This update is coming from Burlington, VT, on day 13 of our Eastern Tour. We’re actually taking a rest day today as the bikes required some repairs – thanks to Ski Rack who sorted us out and replaced the bearings and springs in Pete’s rear cassette. We’re now set to go again and can’t wait to start riding again tomorrow.
Since my last update we’ve cycled right across upstate New York, averaging a little over 100 miles a day to keep on track to reach Maine.
Niagara Falls, seen on the morning of day 8, was as impressive a natural wonder as anything I’ve ever seen. Yes, sure it’s touristy, but we were there really early to beat the crowds. We stood in awe, gobsmacked that people have survived going over the falls in barrels, or even one extraordinary story of a drunk chap who thought it was a good idea to go over in only the clothes on his back. Nutcase!
From there we picked up the Erie Canal for 60 miles or so, heading due east to pass south of Rochester, before turning up to Lake Ontario. We were in rural, redneck America – most homes had a “Repeal the SAFE ACT – respect the 2nd amendment” in the front yard. It was interesting country to travel through.
The Adirondacks gave us the best riding of the tour so far – fantastic quiet roads, big mountains, bigger forests and stunning mountain lakes. This was exactly what we came for, and we have many incredible memories from this section.
Our route now takes us east over the Green Mountains and on towards southern Maine. We’re aiming for Rockport or Portland as our final destination on the east coast, before we turn south for the last leg back to DC.
Update from the road on day 7, sitting in a NY diner. Last night we finished the Underground Railroad Pittsburgh spur and camped on the shore of Lake Erie, two days of 75 miles and 114 miles. There was so much packed into two days: heavy industrial landscapes as we left Pittsburgh, many crossings of the Ohio river, some testing little climbs, Amish country, miles and miles of open countryside, Pete’s back brake failing, replacing it under an awning as a huge thunderstorm rolled by, getting completely soaked, hitting our first century distance as we raced the sunset to the PA/NY state line, and lastly watching the sunset from camp on the shore of Lake Erie. A really great two days.
We’re in Pittsburgh now, at the end of the Great Allegheny Passage, having left DC four days ago. It’s been an excellent few days, 340 miles of traffic free cycling, the majority of that in secluded, quiet forests. The section leaving Cumberland was all uphill until the Eastern Continental Divide, 2392ft high. Whilst the gradient was mild and steady the whole way, it still tired us out. The views were spectacular wherever we had a break through the trees.
We rode through four long tunnels yesterday, leftover legacies of the canal or rail builders taking direct routes through the mountains. We also passed the Mason-Dixon Line so we’re officially in the North now.
Our camp last night near Confluence was one of the best of the summer so far. Chatting around the fire with fellow bike tourers and walkers, and Pete and I were inducted into the genius of the s’mores! Real, gooey ones made over a campfire, superb.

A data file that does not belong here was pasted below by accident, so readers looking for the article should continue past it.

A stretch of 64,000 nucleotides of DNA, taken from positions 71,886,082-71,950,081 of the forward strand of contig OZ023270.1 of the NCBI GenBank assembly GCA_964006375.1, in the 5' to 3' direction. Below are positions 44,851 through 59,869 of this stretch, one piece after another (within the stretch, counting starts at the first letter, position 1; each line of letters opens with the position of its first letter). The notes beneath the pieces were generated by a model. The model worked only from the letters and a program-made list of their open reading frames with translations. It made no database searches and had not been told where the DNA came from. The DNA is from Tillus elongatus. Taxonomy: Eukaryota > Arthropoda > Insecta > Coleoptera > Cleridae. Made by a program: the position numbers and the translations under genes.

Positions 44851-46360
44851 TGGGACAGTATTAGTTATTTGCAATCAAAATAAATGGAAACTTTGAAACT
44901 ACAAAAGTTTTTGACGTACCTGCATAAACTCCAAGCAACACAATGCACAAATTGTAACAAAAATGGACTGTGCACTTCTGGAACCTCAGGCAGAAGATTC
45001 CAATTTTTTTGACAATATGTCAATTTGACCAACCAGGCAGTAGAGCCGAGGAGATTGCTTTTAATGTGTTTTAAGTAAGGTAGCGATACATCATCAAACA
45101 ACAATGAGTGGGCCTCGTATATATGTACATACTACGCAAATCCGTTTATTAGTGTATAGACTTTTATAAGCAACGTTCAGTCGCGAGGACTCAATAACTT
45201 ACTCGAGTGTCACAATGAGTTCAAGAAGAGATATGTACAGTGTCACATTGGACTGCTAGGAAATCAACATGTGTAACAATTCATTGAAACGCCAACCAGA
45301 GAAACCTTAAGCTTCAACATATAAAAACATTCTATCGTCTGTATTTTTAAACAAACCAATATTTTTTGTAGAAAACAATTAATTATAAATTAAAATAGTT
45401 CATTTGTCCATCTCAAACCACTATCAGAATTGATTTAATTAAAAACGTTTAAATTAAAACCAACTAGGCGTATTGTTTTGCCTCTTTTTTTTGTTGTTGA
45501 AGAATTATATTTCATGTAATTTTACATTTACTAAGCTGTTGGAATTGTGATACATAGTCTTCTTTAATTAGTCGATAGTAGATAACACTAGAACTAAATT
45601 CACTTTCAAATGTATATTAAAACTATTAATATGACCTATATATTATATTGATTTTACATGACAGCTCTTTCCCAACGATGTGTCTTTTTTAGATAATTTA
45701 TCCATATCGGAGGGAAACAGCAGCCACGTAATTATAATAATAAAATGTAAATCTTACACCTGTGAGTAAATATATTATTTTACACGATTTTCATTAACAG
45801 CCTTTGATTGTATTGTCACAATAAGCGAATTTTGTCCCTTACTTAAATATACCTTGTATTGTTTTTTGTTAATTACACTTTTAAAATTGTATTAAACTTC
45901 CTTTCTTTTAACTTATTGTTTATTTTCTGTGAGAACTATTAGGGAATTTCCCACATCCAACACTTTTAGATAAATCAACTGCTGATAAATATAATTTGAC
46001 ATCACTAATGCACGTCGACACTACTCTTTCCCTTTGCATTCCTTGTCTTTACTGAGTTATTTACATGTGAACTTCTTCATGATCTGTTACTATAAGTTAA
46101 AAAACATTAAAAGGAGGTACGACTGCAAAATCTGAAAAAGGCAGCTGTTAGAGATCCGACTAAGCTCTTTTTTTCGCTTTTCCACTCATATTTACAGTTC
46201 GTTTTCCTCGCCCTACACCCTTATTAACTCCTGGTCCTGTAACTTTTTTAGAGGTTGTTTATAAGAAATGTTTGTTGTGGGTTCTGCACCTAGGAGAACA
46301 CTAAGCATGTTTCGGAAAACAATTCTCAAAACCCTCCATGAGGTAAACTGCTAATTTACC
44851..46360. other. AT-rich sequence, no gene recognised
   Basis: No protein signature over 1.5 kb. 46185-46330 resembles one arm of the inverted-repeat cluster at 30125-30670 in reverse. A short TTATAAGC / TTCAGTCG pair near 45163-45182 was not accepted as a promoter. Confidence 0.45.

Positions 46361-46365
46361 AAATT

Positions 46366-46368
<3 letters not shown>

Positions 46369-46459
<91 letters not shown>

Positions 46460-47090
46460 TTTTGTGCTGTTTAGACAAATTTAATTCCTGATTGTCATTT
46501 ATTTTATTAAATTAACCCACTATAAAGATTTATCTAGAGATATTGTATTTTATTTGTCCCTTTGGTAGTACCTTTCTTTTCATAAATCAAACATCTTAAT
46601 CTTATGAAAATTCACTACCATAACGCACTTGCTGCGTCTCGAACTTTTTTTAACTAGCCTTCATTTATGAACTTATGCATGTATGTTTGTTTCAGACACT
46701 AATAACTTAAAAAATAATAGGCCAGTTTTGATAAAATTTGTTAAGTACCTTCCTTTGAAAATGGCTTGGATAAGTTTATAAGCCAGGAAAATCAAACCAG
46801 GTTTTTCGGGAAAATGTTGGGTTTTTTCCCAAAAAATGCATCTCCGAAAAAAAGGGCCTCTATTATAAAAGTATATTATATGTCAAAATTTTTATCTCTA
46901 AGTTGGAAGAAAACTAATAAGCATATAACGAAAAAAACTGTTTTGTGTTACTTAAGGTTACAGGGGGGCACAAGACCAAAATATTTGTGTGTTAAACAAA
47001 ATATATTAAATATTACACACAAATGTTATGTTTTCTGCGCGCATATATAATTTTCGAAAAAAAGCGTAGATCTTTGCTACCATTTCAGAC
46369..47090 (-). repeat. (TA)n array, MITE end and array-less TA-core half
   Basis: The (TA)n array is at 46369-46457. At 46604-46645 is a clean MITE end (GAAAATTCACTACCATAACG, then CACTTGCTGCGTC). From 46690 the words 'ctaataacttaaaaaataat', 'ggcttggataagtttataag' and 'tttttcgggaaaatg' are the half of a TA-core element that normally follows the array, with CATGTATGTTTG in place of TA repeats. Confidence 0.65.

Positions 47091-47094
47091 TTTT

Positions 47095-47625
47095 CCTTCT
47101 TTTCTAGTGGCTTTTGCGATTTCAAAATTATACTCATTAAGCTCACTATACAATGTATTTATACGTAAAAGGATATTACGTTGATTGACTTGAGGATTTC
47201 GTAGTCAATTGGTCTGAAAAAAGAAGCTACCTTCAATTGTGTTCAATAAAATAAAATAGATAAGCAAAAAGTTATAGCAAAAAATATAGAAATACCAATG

Today we put in 53 miles before lunch, gorged ourselves silly on big sandwiches at West Newton, and then cruised the last 38 miles into Pittsburgh, through increasingly industrial landscapes.
Excuse the brevity of this post – I’m typing on an iPhone.
My brother and I are having lunch in Cumberland, MD, at the terminus of the C&O canal and the start of the GAP trail to Pittsburgh, our next target. It’s been two and a half days of really enjoyable riding from DC. Some rough surfaces aside, the trail has been relaxing riding through the woods with great campsites along the edge of the Potomac River. My back hasn’t been too bad and continues to get better. The bikes have been great and we’re not wanting for anything, despite our light setup.
We’re heading out of Cumberland shortly, aiming for Pittsburgh and then on towards Lake Erie.
Today we’re setting off again, picking up the pieces from the aborted No Rest Out West bike tour and beginning a new ride up the eastern seaboard. We’re cycling from home this time, leaving right from the front door after breakfast. I love tours that start and end at home – there’s something about the purity of the route when it doesn’t involve any other mechanised transport, only the power of one’s legs and the bicycle.
We’re going with a much lighter setup this time, partly to avoid the unstable bike setup we had out west and partly to allow us to travel further each day. Whether we can uphold our side of this deal and actually pedal further each day remains to be seen, but we’ll give it our best shot. We’re both champing at the bit to get out there and challenge ourselves again.
The new route we’ve mapped out, documented more elegantly here by my brother, takes us from the capital, Washington DC, inland to Lake Erie, before we turn north east and ride through New York and into New England. If time permits, we’re aiming for Maine, but we’ll see how we go. Our return route will be along the Atlantic coast route, following the coast in places but heading inland as we head further south. I’ve come to love the various parts of the eastern US that I’ve seen, so I’m excited to fill in the gaps and see more of the mountains, lakes and natural beauty of this region.
It’s a loop linking up the following route: C&O canal, GAP trail, Underground Railroad Pittsburgh spur, Northern Tier and Atlantic Coast.
This very rough screen-grab/sketch-map shows our approximate route: